According to reports, Welspun Energy Ltd, part of $3.5 billion Welspun group, will invest Rs.15,000 crore in three years to build wind and solar power generation capacity of 1,750MW.
By the end of 2013, it will invest Rs.3,000 crore in wind and solar projects, out of which 111MW is operational and 200MW is under construction, managing director Vineet Mittal said at a media briefing.
The rest of the capacity will come up by the end of 2016, out of which 1,000MW will be powered by wind and the remaining by sunlight, Mittal said.
Mittal also announced the tying up of funds for the 130 MW, Rs.1,175 crore solar power project at Neemuch in Madhya Pradesh, which the company got through competitive bidding in May. The project is expected to be completed in early 2014.
Welspun Energy borrowed Rs.885 crore from a group of banks led by Central Bank of India in non recourse financing, a loan secured by the revenue of the project the loan intends to fund, and nothing else.
“Many of our projects will start earning profits as the year progresses, so a lot of cash will be generated, which will be used to finance the equity portion of funding and the rest will be raised through debt,” Mittal said.
The Indian wind energy sector had an installed capacity of 18,552 MW on 31 January, according to official data, the fifth largest in the world. Lobby group Indian Wind Energy Association has estimated that the potential for the utilization of wind energy for electricity generation in the country is 102,000 MW.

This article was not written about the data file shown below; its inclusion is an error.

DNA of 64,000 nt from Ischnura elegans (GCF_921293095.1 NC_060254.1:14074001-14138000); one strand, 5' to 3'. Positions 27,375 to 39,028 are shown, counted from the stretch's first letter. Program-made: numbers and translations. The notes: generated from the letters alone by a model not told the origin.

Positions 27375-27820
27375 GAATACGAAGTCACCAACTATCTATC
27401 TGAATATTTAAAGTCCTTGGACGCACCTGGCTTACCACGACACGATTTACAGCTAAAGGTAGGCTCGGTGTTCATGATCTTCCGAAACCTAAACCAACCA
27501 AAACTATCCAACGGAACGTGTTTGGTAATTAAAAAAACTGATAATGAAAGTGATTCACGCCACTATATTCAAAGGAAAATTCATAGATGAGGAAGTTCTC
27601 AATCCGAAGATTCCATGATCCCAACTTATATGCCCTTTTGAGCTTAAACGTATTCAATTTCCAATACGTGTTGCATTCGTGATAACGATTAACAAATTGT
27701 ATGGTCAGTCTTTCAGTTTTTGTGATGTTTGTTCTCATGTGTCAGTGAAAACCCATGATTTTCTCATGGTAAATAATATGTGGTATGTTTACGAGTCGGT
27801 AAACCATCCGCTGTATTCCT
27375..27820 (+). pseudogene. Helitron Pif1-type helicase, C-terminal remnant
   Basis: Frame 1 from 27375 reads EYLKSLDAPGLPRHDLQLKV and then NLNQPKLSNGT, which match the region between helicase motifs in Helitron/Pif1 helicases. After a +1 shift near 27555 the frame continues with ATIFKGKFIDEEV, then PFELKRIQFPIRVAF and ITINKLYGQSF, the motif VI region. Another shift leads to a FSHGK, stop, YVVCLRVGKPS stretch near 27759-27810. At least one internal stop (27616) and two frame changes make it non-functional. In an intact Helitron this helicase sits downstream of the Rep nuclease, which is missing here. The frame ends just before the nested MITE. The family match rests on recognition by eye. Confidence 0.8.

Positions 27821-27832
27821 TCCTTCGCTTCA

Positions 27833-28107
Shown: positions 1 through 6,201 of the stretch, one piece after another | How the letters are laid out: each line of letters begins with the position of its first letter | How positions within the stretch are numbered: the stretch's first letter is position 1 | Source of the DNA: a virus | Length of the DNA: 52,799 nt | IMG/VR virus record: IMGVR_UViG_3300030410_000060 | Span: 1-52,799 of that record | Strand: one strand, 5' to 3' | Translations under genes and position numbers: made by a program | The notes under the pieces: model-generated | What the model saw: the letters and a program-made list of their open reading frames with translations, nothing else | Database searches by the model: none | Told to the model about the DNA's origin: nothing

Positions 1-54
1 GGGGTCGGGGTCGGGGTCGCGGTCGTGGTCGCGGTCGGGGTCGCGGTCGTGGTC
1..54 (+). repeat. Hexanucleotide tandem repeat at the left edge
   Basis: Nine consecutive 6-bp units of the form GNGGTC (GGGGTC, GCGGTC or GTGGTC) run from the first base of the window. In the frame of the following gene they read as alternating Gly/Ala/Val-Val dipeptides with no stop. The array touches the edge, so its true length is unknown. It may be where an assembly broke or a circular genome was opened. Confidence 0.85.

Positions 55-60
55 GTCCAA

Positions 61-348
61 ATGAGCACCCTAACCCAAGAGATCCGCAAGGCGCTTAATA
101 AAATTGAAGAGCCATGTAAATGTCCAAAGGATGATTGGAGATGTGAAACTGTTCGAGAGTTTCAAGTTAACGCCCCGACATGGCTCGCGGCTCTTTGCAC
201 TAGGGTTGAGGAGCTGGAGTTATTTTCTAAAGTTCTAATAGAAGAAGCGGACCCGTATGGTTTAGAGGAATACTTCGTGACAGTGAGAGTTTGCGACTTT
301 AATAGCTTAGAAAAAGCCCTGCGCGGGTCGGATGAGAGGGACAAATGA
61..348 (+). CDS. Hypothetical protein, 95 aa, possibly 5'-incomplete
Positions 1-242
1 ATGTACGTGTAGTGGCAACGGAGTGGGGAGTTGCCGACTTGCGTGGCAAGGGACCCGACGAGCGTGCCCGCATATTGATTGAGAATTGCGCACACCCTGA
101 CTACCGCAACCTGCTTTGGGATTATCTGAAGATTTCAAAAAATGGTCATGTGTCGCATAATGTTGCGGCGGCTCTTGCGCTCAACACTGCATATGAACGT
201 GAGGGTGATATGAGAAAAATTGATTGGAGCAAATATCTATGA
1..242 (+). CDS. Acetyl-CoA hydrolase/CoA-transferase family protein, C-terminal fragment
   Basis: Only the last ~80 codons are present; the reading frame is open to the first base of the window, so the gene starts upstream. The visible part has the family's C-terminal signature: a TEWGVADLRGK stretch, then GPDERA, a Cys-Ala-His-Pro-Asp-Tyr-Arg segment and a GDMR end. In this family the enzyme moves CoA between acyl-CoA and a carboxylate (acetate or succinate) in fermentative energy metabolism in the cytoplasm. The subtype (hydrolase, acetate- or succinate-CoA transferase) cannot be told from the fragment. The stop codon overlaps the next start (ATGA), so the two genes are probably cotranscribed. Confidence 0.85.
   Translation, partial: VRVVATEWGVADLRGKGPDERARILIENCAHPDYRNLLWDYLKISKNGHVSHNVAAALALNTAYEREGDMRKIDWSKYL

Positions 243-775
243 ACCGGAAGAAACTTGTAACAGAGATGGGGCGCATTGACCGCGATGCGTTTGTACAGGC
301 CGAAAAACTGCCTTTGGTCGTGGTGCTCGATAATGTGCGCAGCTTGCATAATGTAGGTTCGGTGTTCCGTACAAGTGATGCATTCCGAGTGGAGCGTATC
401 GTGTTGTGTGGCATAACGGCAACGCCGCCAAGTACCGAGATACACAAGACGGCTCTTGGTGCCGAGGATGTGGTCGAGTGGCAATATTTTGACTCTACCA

The wind sector has a low gestation period, enabling timely commissioning of projects with limited risks of cost and time overruns, unlike hydropower or conventional power assets, said Sandeep Upadhyay, senior vice president and head of infrastructure and power at Centrum Capital Ltd, a brokerage.
“Cost per megawatt for executing wind power projects now has come down to approximately Rs.5 crore to Rs.5.5 crore. This further enhances the viability of projects,” Upadhyay said, adding there was a decent appetite for financing from private equity firms and lenders to support wind-focused independent power producers.
“It is a small but growing trend in solar sector that those who have firm power-purchase agreements with state-owned distribution utilities are able to raise non-recourse financing from financial institutions,” said Seshan Balakrishnan, director of the infrastructure practice at audit and consultancy firm Ernst & Young. “It is a welcome trend for the growth of solar power sector in India.”